‘Public health messaging is about reasoning, incentivising…Police lathis mean that compliance stopped the moment the lathis were gone’

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Janta curfew, lockdowns, advisories…a year after India declared it was under the grip of the Covid-19 pandemic journalist Abantika Ghosh brings us a ringside view of the nation’s battle against the disease in her book Billions Under Lockdown. Ghosh talks about how India’s Covid-19 story continues to be poorly understood. Excerpts,
Q: How was the experience of writing this book while reporting on the pandemic?
A: Writing about a pandemic, while reporting about it in my day job was both easy and difficult. It was easy because I wrote it almost real time so a lot of the work on the book was done as a part of my reporting job. It was difficult because it was very taxing — you can almost say I lived in a Covid bubble for the almost ten months that I worked on the book. It helped that some of it was spent in a lockdown and even after that nothing much was happening to distract me.
But it was also oddly fulfilling because as journalists we often end up skimming the surface of a story before the pressures of the news cycle force us to move on to other things. It is very rarely that a story and nothing, but that one story stays with you for this long.
Q: You write in the book that India chose to fight the pandemic with fear — in fact you draw upon Sholay’s Gabbar Singh to make that point. Why do you say that?
A: Several reasons actually. Firstly the choice of words — Corona Vaishwik Mahamari — it had a definitely ominous ring to it. Not to mention the fact that India has some very gruesome memories of mahamaris (pandemic) of the past. The suddenness of the lockdown — it perpetuated that impression of a government that is faced with a predicament that it is at a loss about. The way notifications were issued, revised, re-revised that again gave the impression of a government in confusion. The severely restrictive information sharing by the government about the pandemic that continues till date. We have still not been officially told how many people have died since the launch of the second phase of vaccinations. That too, breeds fear and I would say is responsible for at least some of the vaccine hesitancy.
On the ground the deployment of the police to enforce masking, is another example. I cannot think of a more inappropriate public health messenger. Public health messaging is about reasoning, incentivising, improvising to make healthy habits a part of people’s lives. Police lathis mean that compliance will stop the moment the lathis are gone. And that is exactly what we are seeing now.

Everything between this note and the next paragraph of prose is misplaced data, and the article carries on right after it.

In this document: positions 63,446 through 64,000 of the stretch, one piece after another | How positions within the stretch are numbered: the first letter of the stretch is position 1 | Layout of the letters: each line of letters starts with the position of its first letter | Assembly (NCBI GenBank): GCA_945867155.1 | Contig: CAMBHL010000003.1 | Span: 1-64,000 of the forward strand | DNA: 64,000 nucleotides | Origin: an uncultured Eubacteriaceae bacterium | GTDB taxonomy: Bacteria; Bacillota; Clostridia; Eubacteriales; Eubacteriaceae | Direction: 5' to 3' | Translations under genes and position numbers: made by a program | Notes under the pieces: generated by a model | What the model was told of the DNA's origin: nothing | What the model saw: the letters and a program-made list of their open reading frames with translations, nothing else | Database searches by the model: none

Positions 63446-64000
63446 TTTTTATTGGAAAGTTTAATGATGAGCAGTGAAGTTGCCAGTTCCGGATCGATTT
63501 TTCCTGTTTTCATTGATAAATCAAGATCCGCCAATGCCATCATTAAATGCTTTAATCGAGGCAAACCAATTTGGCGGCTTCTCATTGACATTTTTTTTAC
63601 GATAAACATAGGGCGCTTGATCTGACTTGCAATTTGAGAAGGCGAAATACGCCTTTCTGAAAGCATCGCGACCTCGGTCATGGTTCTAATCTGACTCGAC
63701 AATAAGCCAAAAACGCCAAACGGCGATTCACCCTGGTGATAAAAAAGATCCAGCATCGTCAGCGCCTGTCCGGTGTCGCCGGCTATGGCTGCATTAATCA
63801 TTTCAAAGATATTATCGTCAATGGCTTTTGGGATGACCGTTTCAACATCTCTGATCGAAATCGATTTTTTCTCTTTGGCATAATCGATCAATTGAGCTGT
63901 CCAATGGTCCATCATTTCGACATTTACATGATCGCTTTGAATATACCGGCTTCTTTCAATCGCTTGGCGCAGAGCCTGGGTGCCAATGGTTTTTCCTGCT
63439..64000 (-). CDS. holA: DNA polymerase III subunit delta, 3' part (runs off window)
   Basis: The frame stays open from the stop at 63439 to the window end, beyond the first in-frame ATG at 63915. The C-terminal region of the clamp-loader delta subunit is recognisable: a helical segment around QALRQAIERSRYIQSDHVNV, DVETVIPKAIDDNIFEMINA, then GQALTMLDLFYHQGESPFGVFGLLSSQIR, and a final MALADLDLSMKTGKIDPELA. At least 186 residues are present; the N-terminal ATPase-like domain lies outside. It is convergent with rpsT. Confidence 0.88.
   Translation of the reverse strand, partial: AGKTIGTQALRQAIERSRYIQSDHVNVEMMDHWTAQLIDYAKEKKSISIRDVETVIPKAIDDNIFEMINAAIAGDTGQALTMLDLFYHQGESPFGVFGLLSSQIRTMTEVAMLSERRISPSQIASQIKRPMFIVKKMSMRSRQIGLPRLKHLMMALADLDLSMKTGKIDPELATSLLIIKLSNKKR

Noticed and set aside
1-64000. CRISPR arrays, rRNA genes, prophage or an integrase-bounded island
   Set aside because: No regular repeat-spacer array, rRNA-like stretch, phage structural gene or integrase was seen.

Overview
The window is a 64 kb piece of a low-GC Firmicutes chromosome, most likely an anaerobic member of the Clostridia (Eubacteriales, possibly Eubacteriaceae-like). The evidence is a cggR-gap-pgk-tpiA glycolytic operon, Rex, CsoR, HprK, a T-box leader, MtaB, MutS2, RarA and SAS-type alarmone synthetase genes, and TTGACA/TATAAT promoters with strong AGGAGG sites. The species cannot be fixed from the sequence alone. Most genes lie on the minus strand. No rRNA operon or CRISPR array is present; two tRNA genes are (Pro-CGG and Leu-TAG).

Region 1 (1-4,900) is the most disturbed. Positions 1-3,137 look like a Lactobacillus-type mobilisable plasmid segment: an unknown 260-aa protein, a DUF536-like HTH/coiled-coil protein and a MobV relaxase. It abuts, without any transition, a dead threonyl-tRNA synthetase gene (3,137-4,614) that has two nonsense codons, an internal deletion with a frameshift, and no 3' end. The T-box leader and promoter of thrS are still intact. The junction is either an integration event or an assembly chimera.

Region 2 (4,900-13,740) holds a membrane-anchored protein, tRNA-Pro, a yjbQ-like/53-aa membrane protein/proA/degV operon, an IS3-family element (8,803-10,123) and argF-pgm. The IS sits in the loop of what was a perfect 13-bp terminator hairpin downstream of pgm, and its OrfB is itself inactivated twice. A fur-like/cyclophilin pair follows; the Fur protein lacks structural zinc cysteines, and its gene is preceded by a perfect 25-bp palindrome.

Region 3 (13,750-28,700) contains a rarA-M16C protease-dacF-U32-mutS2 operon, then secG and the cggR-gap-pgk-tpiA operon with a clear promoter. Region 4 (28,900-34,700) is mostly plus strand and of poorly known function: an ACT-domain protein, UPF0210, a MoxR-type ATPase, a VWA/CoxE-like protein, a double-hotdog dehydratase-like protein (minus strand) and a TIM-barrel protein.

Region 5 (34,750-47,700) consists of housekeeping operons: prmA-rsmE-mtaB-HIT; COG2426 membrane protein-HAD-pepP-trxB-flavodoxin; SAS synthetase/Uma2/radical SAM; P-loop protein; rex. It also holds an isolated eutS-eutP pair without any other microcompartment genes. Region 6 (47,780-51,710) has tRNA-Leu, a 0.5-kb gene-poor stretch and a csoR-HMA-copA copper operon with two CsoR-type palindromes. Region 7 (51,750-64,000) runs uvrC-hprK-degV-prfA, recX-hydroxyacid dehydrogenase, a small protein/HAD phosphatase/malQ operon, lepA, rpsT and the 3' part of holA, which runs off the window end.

Q: Can you explain how the government shifted goalposts during the pandemic?
A: That is with reference to the government’s pandemic communication. In March, the goal was to defeat Corona “in 21 days, just like it took 18 days to victory in the Kurukshetra war.” We were apparently trying to break the chain of transmission. Then suddenly somewhere around mid-April we were told the chain of transmission continues but we have made massive progress because our doubling time has increased. We were told that at a time, when cases were up from about 500 cases in three days to a lakh cases in 12 days, that it is a positive development.
Then the next month we were told that infectious diseases increase in geometric progression so there is nothing much to be achieved by counting numbers. In short, there is a compulsive need to give a “positive” message even when there was none really. This made our pandemic communications plumb new depths, at least till July. After that there was some effort to disclose a little bit of information but not all, of course.
Q:You talk about the Ram Mandir foundation stone laying in great detail. Why is that?
A: That is because it was a classical example of how the government, in the middle of a pandemic was supporting a programme, attended by the PM that was so clearly violative of its own SOPs. The SOPs for religious places needed people aged above 65 years to stay out. That was done only in rescinding the invitation to some older leaders but the event, when it happened, still had people above the age bar in attendance. And some of them also tested positive later if you recall.
Q: You argue that India was saved either by science or by God. Why?
A: I say this because the Covid-19 India story is so poorly understood. It is a fact that our healthcare infrastructure is severely wanting, it is a fact that we took quite a bit of time to open up testing. It is a fact that we have a high burden of non-communicable diseases that make the chances of an adverse Covid outcome that much higher. Yet our case fatality ratio is about half of the global average. We now know there were testing frauds happening in some states.
There can be only two reasons, either we learnt to clinically manage the disease better than others or we missed so many infections (that’s the theory given out by the experts that developed the India specific Covid supermodel) that willy nilly ended up acquiring herd immunity. Or it could be the BCG vaccine or our own innate immunity. Or, it was just a miracle.

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